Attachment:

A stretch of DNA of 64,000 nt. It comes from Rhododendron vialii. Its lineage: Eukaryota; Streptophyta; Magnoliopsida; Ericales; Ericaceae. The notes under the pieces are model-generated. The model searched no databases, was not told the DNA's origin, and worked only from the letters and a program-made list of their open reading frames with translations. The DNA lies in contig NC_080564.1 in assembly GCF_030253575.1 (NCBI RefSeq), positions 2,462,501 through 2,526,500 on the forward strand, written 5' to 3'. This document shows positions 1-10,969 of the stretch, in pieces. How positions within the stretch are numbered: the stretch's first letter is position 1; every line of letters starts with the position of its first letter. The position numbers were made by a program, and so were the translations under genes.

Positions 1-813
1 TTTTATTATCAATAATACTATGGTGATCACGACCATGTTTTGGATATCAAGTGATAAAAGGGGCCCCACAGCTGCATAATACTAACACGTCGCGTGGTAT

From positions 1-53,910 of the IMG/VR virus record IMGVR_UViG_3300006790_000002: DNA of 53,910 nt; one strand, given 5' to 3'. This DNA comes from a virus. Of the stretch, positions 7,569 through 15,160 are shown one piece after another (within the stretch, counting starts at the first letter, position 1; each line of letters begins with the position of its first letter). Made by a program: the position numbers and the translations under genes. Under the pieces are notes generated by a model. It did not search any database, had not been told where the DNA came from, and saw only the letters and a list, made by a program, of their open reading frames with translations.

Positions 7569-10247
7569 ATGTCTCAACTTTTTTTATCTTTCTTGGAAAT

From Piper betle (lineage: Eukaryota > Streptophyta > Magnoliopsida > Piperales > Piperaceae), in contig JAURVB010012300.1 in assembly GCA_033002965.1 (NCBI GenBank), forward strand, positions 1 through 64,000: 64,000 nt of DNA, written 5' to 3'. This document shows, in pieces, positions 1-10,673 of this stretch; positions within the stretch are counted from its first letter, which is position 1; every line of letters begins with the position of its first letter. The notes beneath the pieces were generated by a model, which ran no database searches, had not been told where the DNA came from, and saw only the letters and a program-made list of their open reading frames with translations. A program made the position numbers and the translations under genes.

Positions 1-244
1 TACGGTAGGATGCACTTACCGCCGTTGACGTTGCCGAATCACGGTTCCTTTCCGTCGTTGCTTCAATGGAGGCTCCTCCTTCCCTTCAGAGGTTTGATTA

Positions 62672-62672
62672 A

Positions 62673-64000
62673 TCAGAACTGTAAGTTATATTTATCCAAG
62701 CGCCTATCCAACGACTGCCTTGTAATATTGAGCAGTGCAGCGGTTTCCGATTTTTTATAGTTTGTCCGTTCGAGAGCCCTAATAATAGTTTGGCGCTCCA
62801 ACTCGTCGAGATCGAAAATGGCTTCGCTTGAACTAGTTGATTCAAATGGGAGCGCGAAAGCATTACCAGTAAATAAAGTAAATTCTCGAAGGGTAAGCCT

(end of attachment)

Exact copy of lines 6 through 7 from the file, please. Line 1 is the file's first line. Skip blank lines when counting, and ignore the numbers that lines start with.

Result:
7569 ATGTCTCAACTTTTTTTATCTTTCTTGGAAAT

From Piper betle (lineage: Eukaryota > Streptophyta > Magnoliopsida > Piperales > Piperaceae), in contig JAURVB010012300.1 in assembly GCA_033002965.1 (NCBI GenBank), forward strand, positions 1 through 64,000: 64,000 nt of DNA, written 5' to 3'. This document shows, in pieces, positions 1-10,673 of this stretch; positions within the stretch are counted from its first letter, which is position 1; every line of letters begins with the position of its first letter. The notes beneath the pieces were generated by a model, which ran no database searches, had not been told where the DNA came from, and saw only the letters and a program-made list of their open reading frames with translations. A program made the position numbers and the translations under genes.